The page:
PMCID: PMC3517599  PMID: 23236364
23.  Genetic association analysis highlights new loci that modulate hematological trait variation in Caucasians and African Americans 
Human genetics  2010;129(3):307-317.
Red blood cell, white blood cell, and platelet measures, including their count, sub-type and volume, are important diagnostic and prognostic clinical parameters for several human diseases. To identify novel loci associated with hematological traits, and compare the architecture of these phenotypes between ethnic groups, the CARe Project genotyped 49,094 single nucleotide polymorphisms (SNPs) that capture variation in ~2,100 candidate genes in DNA of 23,439 Caucasians and 7,112 African Americans from five population-based cohorts. We found strong novel associations between erythrocyte phenotypes and the glucose-6 phosphate dehydrogenase (G6PD) A-allele in African Americans (rs1050828, P < 2.0 × 10−13, T-allele associated with lower red blood cell count, hemoglobin, and hematocrit, and higher mean corpuscular volume), and between platelet count and a SNP at the tropomyosin-4 (TPM4) locus (rs8109288, P = 3.0 × 10−7 in Caucasians; P = 3.0 × 10−7 in African Americans, T-allele associated with lower platelet count). We strongly replicated many genetic associations to blood cell phenotypes previously established in Caucasians. A common variant of the α-globin (HBA2-HBA1) locus was associated with red blood cell traits in African Americans, but not in Caucasians (rs1211375, P < 7 × 10−8, A-allele associated with lower hemoglobin, mean corpuscular hemoglobin, and mean corpuscular volume). Our results show similarities but also differences in the genetic regulation of hematological traits in European- and African-derived populations, and highlight the role of natural selection in shaping these differences.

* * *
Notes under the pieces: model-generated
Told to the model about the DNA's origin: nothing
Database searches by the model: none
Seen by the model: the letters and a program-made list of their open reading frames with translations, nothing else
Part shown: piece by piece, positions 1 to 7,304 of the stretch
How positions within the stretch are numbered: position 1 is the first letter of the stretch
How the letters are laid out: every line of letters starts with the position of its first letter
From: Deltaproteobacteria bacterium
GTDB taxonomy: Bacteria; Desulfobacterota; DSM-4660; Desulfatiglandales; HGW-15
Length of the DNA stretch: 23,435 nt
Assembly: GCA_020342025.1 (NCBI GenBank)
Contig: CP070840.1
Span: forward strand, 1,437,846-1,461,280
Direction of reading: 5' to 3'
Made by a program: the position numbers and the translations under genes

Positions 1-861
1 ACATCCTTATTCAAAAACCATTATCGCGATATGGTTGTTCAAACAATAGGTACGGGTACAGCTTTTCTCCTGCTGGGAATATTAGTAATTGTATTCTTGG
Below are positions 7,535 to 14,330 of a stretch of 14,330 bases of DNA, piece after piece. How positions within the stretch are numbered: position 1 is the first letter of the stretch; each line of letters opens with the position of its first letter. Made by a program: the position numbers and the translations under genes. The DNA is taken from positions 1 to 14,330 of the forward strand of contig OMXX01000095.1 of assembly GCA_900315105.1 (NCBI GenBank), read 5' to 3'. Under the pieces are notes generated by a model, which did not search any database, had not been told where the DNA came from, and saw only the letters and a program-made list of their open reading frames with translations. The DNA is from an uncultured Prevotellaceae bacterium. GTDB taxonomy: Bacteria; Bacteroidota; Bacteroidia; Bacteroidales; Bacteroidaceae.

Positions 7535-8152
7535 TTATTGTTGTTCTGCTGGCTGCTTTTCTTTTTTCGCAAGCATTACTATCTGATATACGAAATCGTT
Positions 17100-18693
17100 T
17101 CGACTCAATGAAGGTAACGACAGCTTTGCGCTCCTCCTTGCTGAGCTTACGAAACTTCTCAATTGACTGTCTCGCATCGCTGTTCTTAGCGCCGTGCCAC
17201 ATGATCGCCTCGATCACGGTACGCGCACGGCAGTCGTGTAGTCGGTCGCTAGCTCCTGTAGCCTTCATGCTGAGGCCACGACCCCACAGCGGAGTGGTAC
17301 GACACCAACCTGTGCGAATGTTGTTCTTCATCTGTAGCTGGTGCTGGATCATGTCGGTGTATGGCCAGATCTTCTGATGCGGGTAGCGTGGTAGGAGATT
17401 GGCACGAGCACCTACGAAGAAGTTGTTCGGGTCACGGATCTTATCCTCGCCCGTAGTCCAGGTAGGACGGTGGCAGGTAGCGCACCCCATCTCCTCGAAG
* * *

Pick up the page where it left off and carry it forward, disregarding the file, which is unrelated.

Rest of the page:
PMCID: PMC3442357  PMID: 21153663
24.  A gene-centric association scan for Coagulation Factor VII levels in European and African Americans: the Candidate Gene Association Resource (CARe) Consortium 
Human Molecular Genetics  2011;20(17):3525-3534.
Polymorphisms in several distinct genomic regions, including the F7 gene, were recently associated with factor VII (FVII) levels in European Americans (EAs). The genetic determinants of FVII in African Americans (AAs) are unknown. We used a 50 000 single nucleotide polymorphism (SNP) gene-centric array having dense coverage of over 2 000 candidate genes for cardiovascular disease (CVD) pathways in a community-based sample of 16 324 EA and 3898 AA participants from the Candidate Gene Association Resource (CARe) consortium. Our aim was the discovery of new genomic loci and more detailed characterization of existing loci associated with FVII levels. In EAs, we identified three new loci associated with FVII, of which APOA5 on chromosome 11q23 and HNF4A on chromosome 20q12–13 were replicated in a sample of 4289 participants from the Whitehall II study. We confirmed four previously reported FVII-associated loci (GCKR, MS4A6A, F7 and PROCR) in CARe EA samples. In AAs, the F7 and PROCR regions were significantly associated with FVII. Several of the FVII-associated regions are known to be associated with lipids and other cardiovascular-related traits. At the F7 locus, there was evidence of at least five independently associated SNPs in EAs and three independent signals in AAs. Though the variance in FVII explained by the existing loci is substantial (20% in EA and 10% in AA), larger sample sizes and investigation of lower frequency variants may be required to identify additional FVII-associated loci in EAs and AAs and further clarify the relationship between FVII and other CVD risk factors.